Obviously the U.S. government is not going to engage in targeted killings on our home soil, and there is no need to do so–al-Qaeda operatives in the U.S. can always be arrested. That’s not the case in Pakistan or Yemen, where the alternative is typically either to let them go or kill them in a drone strike. The Justice Department memo leaked to NBC News, which justifies such attacks, seems to me a model of careful legal reasoning which preserves the commander-in-chief’s authority to wage war on our enemies without trampling on civil liberties at home.

“This is a chilling document,” says an ACLU lawyer (predictably). No, it’s not. It’s an encouraging document. It shows that, however committed Obama may be to a policy of retrenchment abroad and to dangerous cuts in defense spending, he is still willing to doing what it takes to defend us from al-Qaeda and its ilk.

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Obama Is Hypocritical but Right on Drones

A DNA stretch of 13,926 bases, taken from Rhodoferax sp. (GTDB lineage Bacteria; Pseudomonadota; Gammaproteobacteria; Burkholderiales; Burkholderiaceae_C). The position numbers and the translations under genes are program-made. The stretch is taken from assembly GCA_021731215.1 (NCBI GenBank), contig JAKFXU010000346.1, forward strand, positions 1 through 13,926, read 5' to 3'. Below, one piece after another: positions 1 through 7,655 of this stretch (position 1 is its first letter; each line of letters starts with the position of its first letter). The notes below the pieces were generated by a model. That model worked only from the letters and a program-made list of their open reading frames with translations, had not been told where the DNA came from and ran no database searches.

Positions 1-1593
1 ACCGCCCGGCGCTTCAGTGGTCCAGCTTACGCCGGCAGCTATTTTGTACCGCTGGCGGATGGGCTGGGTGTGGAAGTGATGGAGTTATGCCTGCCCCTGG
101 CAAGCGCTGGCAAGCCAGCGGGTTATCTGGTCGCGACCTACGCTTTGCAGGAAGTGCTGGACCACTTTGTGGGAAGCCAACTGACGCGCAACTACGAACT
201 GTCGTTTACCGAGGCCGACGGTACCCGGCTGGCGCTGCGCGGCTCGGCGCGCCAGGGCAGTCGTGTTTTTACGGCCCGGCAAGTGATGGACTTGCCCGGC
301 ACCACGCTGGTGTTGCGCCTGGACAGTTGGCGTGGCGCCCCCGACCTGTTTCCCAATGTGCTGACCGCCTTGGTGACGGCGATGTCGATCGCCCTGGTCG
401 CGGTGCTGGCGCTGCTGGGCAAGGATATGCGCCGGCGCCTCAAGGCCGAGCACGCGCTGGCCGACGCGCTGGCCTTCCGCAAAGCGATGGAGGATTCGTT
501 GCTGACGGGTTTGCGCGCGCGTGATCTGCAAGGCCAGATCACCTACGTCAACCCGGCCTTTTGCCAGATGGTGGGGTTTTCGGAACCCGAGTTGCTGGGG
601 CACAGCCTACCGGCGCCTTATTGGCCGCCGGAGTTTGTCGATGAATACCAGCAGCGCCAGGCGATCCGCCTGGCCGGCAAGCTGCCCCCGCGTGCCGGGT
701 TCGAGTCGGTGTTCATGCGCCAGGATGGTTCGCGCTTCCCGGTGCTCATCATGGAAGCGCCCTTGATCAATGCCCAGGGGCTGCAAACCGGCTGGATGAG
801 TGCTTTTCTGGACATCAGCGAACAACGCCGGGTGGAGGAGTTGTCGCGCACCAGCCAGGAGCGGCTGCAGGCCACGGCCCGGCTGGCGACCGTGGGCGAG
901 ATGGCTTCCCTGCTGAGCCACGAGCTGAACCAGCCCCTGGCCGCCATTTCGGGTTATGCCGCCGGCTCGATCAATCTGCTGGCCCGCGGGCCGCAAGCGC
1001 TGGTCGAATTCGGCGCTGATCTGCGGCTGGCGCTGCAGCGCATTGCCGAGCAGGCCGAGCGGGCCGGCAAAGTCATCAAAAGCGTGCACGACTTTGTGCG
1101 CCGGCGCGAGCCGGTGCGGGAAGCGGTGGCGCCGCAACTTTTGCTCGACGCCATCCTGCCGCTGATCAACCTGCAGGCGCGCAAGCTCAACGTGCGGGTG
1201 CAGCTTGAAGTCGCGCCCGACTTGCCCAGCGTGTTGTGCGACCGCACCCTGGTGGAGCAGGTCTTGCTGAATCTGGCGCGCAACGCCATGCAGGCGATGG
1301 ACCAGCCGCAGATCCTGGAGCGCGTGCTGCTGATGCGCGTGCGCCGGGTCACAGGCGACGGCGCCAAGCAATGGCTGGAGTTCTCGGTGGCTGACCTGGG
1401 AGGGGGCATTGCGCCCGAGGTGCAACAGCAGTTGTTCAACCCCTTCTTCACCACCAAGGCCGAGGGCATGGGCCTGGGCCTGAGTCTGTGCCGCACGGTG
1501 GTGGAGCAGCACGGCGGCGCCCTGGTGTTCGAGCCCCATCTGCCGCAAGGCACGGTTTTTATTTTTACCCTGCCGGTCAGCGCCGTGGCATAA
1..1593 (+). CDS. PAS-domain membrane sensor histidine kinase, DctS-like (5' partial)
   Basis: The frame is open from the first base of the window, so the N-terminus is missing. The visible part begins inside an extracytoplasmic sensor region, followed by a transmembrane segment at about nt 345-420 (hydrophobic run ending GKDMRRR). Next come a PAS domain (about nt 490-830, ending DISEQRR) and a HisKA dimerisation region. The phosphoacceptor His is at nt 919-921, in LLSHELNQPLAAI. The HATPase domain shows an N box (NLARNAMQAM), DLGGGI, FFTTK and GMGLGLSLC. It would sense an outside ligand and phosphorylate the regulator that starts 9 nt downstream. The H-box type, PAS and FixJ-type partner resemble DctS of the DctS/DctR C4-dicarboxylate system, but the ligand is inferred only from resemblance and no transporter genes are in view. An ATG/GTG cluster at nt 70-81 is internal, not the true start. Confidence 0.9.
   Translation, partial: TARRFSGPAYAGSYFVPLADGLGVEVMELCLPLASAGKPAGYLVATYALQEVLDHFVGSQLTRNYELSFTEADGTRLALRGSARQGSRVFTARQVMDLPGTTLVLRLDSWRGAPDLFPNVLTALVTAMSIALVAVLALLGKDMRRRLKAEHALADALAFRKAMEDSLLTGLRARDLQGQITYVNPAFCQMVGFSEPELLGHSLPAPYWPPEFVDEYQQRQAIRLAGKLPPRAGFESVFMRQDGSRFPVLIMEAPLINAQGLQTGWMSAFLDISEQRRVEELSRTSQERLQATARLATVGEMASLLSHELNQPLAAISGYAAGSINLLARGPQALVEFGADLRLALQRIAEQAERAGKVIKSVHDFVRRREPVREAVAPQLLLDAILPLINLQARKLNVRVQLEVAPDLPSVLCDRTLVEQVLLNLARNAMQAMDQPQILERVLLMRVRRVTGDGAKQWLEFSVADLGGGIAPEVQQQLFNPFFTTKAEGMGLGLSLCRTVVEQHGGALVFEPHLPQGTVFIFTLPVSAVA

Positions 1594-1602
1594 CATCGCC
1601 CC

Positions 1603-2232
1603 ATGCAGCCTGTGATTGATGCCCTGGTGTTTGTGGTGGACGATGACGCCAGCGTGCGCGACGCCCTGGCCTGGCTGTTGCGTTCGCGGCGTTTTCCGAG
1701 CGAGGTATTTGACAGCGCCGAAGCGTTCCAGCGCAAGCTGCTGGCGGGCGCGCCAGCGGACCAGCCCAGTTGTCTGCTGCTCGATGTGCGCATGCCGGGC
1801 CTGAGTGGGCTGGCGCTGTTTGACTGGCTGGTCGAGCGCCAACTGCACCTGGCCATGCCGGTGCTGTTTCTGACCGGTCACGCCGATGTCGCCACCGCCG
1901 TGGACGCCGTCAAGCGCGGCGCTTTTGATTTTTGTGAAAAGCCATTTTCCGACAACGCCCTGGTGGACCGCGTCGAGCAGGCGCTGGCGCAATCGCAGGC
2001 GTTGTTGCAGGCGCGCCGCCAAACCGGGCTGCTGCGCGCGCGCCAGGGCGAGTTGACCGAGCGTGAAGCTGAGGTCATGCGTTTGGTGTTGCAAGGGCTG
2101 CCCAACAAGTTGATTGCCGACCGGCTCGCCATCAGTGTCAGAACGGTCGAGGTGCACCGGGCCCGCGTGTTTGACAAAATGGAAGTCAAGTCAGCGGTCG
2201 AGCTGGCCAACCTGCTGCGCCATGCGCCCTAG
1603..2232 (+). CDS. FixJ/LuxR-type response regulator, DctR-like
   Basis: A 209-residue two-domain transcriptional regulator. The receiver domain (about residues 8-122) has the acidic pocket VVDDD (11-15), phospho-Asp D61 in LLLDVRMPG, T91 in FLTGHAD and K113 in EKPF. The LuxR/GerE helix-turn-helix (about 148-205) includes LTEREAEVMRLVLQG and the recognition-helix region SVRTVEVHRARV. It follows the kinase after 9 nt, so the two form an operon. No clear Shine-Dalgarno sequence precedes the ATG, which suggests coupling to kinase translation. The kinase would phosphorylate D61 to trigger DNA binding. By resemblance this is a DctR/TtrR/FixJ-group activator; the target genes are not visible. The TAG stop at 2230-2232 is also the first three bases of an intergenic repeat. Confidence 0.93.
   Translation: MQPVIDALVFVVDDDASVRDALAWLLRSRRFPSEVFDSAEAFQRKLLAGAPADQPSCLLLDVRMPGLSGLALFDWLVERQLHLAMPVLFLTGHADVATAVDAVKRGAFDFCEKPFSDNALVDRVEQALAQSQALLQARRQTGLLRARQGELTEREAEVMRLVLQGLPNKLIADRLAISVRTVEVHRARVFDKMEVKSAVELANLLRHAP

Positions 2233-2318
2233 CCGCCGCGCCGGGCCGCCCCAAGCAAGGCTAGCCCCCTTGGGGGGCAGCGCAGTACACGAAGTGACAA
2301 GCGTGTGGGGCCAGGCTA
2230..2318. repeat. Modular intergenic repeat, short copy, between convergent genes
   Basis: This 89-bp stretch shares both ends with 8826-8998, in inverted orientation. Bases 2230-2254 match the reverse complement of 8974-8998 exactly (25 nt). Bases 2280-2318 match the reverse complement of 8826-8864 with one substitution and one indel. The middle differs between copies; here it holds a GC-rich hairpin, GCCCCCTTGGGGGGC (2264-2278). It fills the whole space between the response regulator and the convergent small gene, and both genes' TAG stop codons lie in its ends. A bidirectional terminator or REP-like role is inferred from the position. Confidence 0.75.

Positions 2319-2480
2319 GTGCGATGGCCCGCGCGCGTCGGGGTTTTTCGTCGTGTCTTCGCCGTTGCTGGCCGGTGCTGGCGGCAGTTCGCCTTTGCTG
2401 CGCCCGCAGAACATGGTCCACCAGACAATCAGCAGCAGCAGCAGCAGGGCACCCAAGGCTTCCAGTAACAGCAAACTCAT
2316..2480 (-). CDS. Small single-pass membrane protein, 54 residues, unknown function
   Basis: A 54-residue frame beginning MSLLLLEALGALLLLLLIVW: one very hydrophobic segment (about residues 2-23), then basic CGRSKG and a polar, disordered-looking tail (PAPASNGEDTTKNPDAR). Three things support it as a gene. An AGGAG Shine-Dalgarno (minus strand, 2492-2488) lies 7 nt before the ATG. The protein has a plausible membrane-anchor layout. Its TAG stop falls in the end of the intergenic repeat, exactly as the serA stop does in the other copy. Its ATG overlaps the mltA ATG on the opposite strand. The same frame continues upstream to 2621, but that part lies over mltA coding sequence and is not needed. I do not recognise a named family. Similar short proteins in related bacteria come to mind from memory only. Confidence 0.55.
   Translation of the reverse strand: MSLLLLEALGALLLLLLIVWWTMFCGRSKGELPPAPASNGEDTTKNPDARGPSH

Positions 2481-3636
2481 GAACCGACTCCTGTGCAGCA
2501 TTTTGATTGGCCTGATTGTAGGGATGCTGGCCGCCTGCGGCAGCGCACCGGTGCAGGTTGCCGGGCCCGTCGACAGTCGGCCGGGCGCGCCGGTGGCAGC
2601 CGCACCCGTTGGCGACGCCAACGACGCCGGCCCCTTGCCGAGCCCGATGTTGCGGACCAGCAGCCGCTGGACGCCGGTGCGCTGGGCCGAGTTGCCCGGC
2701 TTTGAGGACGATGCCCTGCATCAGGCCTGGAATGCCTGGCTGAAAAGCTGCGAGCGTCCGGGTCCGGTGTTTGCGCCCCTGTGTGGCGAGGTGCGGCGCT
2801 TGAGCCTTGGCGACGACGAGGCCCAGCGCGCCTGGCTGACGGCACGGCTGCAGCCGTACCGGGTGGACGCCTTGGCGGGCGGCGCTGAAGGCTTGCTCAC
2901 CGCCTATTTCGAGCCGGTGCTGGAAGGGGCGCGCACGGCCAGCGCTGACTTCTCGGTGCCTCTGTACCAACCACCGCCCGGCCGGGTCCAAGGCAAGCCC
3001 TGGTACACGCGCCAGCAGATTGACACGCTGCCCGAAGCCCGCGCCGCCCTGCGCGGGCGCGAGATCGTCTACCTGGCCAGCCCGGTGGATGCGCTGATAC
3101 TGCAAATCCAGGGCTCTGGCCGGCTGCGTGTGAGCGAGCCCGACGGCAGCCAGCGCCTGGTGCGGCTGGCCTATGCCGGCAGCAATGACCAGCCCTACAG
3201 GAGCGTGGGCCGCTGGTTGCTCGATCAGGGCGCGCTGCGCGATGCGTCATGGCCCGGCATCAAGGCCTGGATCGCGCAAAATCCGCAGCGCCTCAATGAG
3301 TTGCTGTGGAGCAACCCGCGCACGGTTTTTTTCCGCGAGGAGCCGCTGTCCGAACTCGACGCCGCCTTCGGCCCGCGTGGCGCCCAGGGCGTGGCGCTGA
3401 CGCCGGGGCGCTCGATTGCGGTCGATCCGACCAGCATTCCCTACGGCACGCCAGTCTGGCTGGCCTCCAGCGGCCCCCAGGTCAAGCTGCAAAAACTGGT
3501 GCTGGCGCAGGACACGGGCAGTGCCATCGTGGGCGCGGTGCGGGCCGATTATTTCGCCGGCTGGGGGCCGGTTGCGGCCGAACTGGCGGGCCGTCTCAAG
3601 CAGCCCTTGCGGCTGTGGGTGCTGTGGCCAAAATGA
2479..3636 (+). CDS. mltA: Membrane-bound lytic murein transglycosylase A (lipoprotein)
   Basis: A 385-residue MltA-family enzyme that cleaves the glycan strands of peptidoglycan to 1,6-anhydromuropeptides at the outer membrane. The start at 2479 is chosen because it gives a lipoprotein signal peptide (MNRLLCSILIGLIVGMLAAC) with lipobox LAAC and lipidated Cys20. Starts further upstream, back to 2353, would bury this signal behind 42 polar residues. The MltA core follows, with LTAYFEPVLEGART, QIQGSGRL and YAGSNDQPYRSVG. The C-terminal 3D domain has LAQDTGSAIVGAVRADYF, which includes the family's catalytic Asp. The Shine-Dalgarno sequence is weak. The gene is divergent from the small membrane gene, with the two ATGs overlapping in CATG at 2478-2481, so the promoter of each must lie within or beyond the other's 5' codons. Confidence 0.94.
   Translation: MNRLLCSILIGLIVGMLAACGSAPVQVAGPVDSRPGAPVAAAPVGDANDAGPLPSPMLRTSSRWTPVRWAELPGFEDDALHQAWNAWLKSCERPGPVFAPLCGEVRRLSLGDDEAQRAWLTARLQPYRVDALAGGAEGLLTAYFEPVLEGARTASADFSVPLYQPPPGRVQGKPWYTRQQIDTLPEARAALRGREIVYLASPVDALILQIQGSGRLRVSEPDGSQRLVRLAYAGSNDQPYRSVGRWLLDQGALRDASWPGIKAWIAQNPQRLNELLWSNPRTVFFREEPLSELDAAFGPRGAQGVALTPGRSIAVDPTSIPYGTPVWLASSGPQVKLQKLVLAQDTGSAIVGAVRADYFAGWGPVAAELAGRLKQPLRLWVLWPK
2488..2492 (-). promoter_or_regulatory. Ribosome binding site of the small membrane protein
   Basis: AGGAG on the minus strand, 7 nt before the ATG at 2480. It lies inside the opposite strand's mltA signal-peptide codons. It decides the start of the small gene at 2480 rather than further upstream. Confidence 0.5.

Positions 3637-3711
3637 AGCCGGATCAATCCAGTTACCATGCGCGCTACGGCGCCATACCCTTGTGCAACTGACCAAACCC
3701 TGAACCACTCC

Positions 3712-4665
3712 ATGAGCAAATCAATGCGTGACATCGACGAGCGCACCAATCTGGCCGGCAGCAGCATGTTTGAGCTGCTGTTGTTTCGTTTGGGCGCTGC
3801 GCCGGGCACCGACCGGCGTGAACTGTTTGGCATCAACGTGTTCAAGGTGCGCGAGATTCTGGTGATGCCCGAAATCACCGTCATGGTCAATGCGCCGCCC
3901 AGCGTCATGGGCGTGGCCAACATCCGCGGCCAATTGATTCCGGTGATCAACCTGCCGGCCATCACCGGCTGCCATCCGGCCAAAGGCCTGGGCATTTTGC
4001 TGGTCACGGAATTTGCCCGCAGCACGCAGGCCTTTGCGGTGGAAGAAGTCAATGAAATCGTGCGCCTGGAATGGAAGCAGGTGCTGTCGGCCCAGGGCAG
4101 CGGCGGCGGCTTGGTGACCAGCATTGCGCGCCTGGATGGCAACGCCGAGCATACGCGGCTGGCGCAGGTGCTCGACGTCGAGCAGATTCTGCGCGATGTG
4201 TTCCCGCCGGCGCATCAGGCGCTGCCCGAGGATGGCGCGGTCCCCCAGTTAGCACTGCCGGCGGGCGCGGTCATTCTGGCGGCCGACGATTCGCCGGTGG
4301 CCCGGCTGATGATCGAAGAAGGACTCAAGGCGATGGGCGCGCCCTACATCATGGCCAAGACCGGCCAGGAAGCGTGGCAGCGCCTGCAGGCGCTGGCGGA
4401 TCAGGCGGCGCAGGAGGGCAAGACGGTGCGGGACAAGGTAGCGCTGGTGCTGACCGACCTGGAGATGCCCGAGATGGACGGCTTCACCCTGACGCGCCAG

I agree completely with Pete about the rank hypocrisy of President Obama when it comes to using his powers to fight terrorism. Liberals and Democrats accused President Bush, Vice President Cheney and those associated with conducting the war on terror of being immoral lawbreakers–but now hold their tongues when it is Obama and his colleagues who have asserted the power to hold prisoners in indefinite captivity or order the deaths of terror suspects. Everyone on the left, up to and including the president, owes Bush, Cheney and company an abject apology on this score, though I’m afraid it will never be forthcoming.

But it is important to note that those on the right who are inclined to give Obama a taste of his own medicine on the issue of drone strikes against al-Qaeda figures should take a deep breath and think more about what is good for the country as opposed to what the president deserves. It may be, as Pete noted, that the used of “enhanced interrogation” was nothing when compared to the brutality and casualties incurred as a result of Obama’s drone strikes, but that is no excuse for any Congressional action aimed at restricting the executive branch’s ability to wage war against America’s foes. Even in the cases of American citizens who have been marked for death via drones without benefit of a judicial process, conservatives and civil libertarians alike should understand that these are reasonable measures taken to defend against those seeking to murder American citizens.